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see Collins, J. P., A. Kinzig, N. B. Grimm, W. F. Fagan, D. Hope, J. Wu, and E. T. Borer. 2000. “A New Urban Ecology.” American Scientist 88: 416–25; Grimm, N.B., M. Grove, S.T.A. Pickett, and C. L. Redman. 2000. “Integrated Approaches to Long-Term Studies of Urban Ecological Systems.” Bioscience, 50: 571–84; Pickett, S. T. A., M. L. Cadenasso, J. M. Grove, P. M. Groffman, L. E. Band, C. G. Boone, W. R. Burch, C. S. B. Grimmond, J. Hom, J. C. Jenkins, N. L. Law, C. H. Nilon, R. V. Pouyat, K. Szlavecz, P. S. Warren, and M. A. Wilson. 2008. “Beyond Urban Legends: An Emerging Framework of Urban Ecology, as Illustrated by the Baltimore Ecosystem Study.” Bioscience 58(2):139–50. 34. Wittig, R., J. Breuste, L. Finke, M. Kleyer, F. Rebele, K. Reidl, P. Werner, et al. 1995. “What Should an Ideal City Look Like from an Ecological View? Ecological Demands on the Future City.” Ökologie und Naturschuz, 4: 157–61, reprinted in Marzluff, J. M., E. Shulenberger, W. Endlicher, M. Alberti, G. Bradley, C. Ryan, C. ZumBrunnen, and U. Simon, (Eds.) 2008. Urban Ecology: An International Perspective on the Interaction between Humans and Nature. Springer. 35. Wittig, R., J. Breuste, L. Finke, M. Kleyer, F. Rebele, K. Reidl, P. Werner, et al. 1995. “What Should an Ideal City Look Like from an Ecological View? Ecological Demands on the Future City.” Ökologie und Naturschuz, 4: 157–61, reprinted in Marzluff, J. M., E. Shulenberger, W. Endlicher, M. Alberti, G. Bradley, C. Ryan, C. ZumBrunnen, and U. Simon, (eds.) 2008. Urban Ecology: An International Perspective on the Interaction between Humans and Nature. Springer. 36. For an overview of the Human Ecosystem Framework, often referred to as the HEF Model, see Machlis, G. E., J. E. Force, and W. R. Burch, Jr. 1997. “The Human Ecosystem 1. The Human Ecosystem as an Organizing Concept in Ecosystem Management.” Society and Natural Resources 10(4):347–67. Pickett, S.T.A., W. R. Burch Jr., S. D. Dalton, and T. W. Foresman, 1997. “Integrated Urban Ecosystem Research,” Urban Ecosystems, 1, 183–84; Cadenasso, M. L., S. T. A. Pickett, and J. M. Grove. 2006. “Integrative Approaches to Investigating Human-Natural Systems: The Baltimore Ecosystem Study.” Natures, Sciences, Societes, 14: 1–14. 37. Details on the MTNYC Research Symposium can be found at http://milliontrees nyc.org/research. Also see the journal Cities and the Environment at http://escholarship.bc .edu/cate/ for a special journal issue of the symposium, anticipated publication in 2011. 38. The National Science Foundation ULTRA-Ex Program details are accessible at: www.nsf.gov/pubs/2009/nsf09551/nsf09551.htm. 39. For more on the Baltimore Ecosystem Study, see Cadenasso, M. L., S. T. A. Pickett, and J. M. Grove. 2006. “Integrative Approaches to Investigating Human-Natural Systems: The Baltimore Ecosystem Study.” Natures, Sciences, Societes, 14: 1–14; Pickett, S. T. A., M. L. Cadenasso, J. M. Grove, P. M. Groffman, L. E. Band, C. G. Boone, W. R. Burch, C. S. B. Grimmond, J. Hom, J. C. Jenkins, N. L. Law, C. H. Nilon, R. V. Pouyat, K. Szlavecz, P. S. Warren, and M. A. Wilson. 2008. “Beyond Urban Legends: An Emerging Framework of Urban Ecology, as Illustrated by the Baltimore Ecosystem Study.” Bioscience 58(2):139–50. 40. For additional readings on the “ecological city” concept, see Platt, R. 2006. The Human Metropolis. University of Massachusetts Press, Amherst, MA; Platt, R., R. Rowntree, and P. Muick. 1994. The Ecological City: Preserving and Restoring Urban Biodiversity. University of Massachusetts Press, Amherst, MA; Register, R.. 2006. Ecocities: Rebuilding Cities in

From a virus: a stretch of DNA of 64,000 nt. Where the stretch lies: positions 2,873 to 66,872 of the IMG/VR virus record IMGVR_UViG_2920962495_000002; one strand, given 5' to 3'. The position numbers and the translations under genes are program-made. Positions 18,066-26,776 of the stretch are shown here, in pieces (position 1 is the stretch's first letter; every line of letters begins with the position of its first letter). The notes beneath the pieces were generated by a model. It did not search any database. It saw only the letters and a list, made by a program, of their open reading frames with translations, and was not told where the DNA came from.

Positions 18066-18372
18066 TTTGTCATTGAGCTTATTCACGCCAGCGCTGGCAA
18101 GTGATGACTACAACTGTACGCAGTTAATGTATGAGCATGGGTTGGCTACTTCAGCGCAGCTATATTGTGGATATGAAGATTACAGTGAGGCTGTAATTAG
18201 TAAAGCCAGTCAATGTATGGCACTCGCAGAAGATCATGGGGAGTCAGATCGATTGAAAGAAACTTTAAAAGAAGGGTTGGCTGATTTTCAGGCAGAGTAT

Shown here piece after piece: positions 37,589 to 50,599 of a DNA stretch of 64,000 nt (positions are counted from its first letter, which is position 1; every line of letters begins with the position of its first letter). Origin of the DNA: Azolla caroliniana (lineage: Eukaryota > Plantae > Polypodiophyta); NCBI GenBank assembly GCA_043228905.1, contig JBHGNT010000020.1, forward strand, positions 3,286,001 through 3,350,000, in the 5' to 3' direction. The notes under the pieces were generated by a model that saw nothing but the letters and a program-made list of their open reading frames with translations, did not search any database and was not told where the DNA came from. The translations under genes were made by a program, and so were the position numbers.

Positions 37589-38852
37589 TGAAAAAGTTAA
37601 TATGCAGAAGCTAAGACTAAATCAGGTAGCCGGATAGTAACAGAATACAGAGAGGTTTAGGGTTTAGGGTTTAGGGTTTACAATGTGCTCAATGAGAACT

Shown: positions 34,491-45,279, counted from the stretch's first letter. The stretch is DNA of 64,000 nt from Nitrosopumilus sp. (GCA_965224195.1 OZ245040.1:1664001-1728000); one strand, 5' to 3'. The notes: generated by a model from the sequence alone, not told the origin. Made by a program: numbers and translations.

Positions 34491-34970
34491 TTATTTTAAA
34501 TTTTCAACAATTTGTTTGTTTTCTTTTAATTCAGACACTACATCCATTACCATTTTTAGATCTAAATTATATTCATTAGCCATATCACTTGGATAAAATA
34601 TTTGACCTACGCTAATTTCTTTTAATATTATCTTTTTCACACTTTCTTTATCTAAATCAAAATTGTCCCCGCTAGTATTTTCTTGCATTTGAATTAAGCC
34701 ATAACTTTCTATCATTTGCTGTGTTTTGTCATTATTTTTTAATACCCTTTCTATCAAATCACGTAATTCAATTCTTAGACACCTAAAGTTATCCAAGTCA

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Balance with Nature . New Society Publishers, Canada; Wittig, R., J. Breuste, L. Finke, M. Kleyer, F. Rebele, K. Reidl, P. Werner, et al. 1995. What Should an Ideal City Look Like from an Ecological View? Ecological Demands on the Future City.” Ökologie und Naturschuz, 4: 157-161, reprinted in Marzluff, J. M., E. Shulenberger, W. Endlicher, M. Alberti, G. Bradley, C. Ryan, C. ZumBrunnen, and U. Simon. (eds.) 2008. Urban Ecology: An International Perspective on the Interaction between Humans and Nature. Springer.